Getting a job when times are bad : recruitment practices in Sweden before, during and after the Great Recession
, Anders Nilsson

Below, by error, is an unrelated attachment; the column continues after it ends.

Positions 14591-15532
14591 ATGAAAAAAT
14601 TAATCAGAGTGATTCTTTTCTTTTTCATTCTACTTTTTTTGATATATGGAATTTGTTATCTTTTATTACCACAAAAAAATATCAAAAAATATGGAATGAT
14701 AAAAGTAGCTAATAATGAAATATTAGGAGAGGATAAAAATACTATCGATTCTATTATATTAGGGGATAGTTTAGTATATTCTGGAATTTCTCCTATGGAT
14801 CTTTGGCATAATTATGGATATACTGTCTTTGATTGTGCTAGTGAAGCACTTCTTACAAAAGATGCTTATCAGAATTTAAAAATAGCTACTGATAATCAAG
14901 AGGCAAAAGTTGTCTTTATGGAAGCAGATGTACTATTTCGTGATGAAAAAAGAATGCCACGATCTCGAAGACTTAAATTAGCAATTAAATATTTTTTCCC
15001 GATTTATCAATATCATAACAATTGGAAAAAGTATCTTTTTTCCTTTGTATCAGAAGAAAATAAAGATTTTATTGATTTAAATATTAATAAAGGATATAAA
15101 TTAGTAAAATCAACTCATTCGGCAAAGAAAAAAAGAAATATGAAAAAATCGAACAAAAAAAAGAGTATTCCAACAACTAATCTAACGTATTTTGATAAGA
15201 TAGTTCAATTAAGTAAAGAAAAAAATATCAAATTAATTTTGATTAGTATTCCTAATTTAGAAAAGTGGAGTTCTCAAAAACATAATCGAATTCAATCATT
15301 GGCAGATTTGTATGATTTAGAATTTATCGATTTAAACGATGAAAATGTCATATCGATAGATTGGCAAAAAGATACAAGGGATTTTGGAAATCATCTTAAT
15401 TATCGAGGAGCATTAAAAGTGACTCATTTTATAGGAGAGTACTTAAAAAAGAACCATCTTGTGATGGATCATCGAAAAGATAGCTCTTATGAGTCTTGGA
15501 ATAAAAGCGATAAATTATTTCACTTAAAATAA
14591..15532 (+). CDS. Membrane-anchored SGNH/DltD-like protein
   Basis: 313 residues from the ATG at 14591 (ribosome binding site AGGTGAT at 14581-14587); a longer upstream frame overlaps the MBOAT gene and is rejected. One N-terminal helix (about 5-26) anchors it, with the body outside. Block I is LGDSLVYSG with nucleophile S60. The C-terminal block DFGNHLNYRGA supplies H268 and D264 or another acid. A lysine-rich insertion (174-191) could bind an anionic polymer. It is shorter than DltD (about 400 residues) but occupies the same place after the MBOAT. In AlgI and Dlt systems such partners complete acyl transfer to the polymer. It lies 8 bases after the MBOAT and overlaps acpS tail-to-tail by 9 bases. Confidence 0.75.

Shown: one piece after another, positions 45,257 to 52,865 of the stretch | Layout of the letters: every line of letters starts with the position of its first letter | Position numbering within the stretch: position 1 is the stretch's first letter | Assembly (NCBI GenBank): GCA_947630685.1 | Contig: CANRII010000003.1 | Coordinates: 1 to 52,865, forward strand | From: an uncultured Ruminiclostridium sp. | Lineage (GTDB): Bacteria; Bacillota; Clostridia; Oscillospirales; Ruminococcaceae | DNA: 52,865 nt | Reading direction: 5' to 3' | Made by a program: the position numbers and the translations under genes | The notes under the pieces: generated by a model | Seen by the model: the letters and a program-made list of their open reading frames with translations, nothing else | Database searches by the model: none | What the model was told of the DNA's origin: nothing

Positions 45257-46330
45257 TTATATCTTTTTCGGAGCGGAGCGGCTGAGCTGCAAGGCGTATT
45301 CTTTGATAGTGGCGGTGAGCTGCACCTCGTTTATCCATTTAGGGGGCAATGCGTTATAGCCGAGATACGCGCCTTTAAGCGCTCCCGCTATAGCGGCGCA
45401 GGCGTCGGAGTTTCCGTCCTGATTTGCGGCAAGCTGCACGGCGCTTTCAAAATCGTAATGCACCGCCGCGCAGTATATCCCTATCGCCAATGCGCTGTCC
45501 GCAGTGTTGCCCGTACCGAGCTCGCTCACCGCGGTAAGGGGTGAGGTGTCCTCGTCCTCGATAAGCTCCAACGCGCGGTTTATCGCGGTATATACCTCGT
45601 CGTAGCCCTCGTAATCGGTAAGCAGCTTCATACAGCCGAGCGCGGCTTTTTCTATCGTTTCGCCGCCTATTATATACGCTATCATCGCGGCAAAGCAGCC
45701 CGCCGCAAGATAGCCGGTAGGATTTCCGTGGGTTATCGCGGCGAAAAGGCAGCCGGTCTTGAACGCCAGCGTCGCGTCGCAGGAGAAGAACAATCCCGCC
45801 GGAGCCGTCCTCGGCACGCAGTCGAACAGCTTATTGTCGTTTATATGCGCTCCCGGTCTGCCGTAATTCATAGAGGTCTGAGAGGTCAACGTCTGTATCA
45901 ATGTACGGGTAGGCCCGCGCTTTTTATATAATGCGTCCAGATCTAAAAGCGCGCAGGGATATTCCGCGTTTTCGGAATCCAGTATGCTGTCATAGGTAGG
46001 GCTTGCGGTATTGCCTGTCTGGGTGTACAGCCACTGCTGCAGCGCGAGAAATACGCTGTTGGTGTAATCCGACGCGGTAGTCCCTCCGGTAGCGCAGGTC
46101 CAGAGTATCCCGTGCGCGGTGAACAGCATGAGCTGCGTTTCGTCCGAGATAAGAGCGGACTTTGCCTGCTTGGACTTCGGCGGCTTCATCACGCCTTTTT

Research on recruitment shows that networks matter and are effective as search channels. The aim of this article is to analyse how recruitment practices varies over time, and specifically, how it has varied before, during, and after the Great Recession 2008–2009. The findings are that recruitment practices change both in the short term, in relation to labour supply, which we can call a cyclical effect, but also in accordance to a long-term, structural effects. Informal recruitment practices, such as recruitment through ‘friends and acquaintances’ and ‘employer made contact’, seem to increase during bad times. In the long run, the recruitment practices ‘direct application’, ‘friends and acquaintances’ and ‘formal private’ increase in relation to recruitment through the Swedish Public Employment Agency (SPEA). A reason for this may be that the labour market in the new knowledge economy demands a heterogenic workforce with high demands on non-cognitive skills and customisation. Here the new network recruitment practices seem to fit in.